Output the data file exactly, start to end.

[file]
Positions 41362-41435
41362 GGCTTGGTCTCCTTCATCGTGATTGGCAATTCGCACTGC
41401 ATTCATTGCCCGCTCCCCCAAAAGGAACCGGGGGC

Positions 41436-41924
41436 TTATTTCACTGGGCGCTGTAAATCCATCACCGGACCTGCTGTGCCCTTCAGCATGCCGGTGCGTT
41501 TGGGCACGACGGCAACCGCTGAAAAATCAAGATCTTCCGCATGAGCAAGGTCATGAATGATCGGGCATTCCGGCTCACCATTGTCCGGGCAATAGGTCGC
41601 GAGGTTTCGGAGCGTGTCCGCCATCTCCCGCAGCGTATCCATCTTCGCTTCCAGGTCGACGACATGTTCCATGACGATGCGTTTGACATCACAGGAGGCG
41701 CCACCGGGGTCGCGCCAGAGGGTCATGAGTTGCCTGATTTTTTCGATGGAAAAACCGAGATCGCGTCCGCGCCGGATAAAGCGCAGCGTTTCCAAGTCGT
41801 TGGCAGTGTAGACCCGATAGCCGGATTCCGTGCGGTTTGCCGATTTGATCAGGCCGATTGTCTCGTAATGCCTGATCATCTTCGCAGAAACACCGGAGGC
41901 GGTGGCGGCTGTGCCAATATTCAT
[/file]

Positions 41362-41435
41362 GGCTTGGTCTCCTTCATCGTGATTGGCAATTCGCACTGC
41401 ATTCATTGCCCGCTCCCCCAAAAGGAACCGGGGGC

Positions 41436-41924
41436 TTATTTCACTGGGCGCTGTAAATCCATCACCGGACCTGCTGTGCCCTTCAGCATGCCGGTGCGTT
41501 TGGGCACGACGGCAACCGCTGAAAAATCAAGATCTTCCGCATGAGCAAGGTCATGAATGATCGGGCATTCCGGCTCACCATTGTCCGGGCAATAGGTCGC
41601 GAGGTTTCGGAGCGTGTCCGCCATCTCCCGCAGCGTATCCATCTTCGCTTCCAGGTCGACGACATGTTCCATGACGATGCGTTTGACATCACAGGAGGCG
41701 CCACCGGGGTCGCGCCAGAGGGTCATGAGTTGCCTGATTTTTTCGATGGAAAAACCGAGATCGCGTCCGCGCCGGATAAAGCGCAGCGTTTCCAAGTCGT
41801 TGGCAGTGTAGACCCGATAGCCGGATTCCGTGCGGTTTGCCGATTTGATCAGGCCGATTGTCTCGTAATGCCTGATCATCTTCGCAGAAACACCGGAGGC
41901 GGTGGCGGCTGTGCCAATATTCAT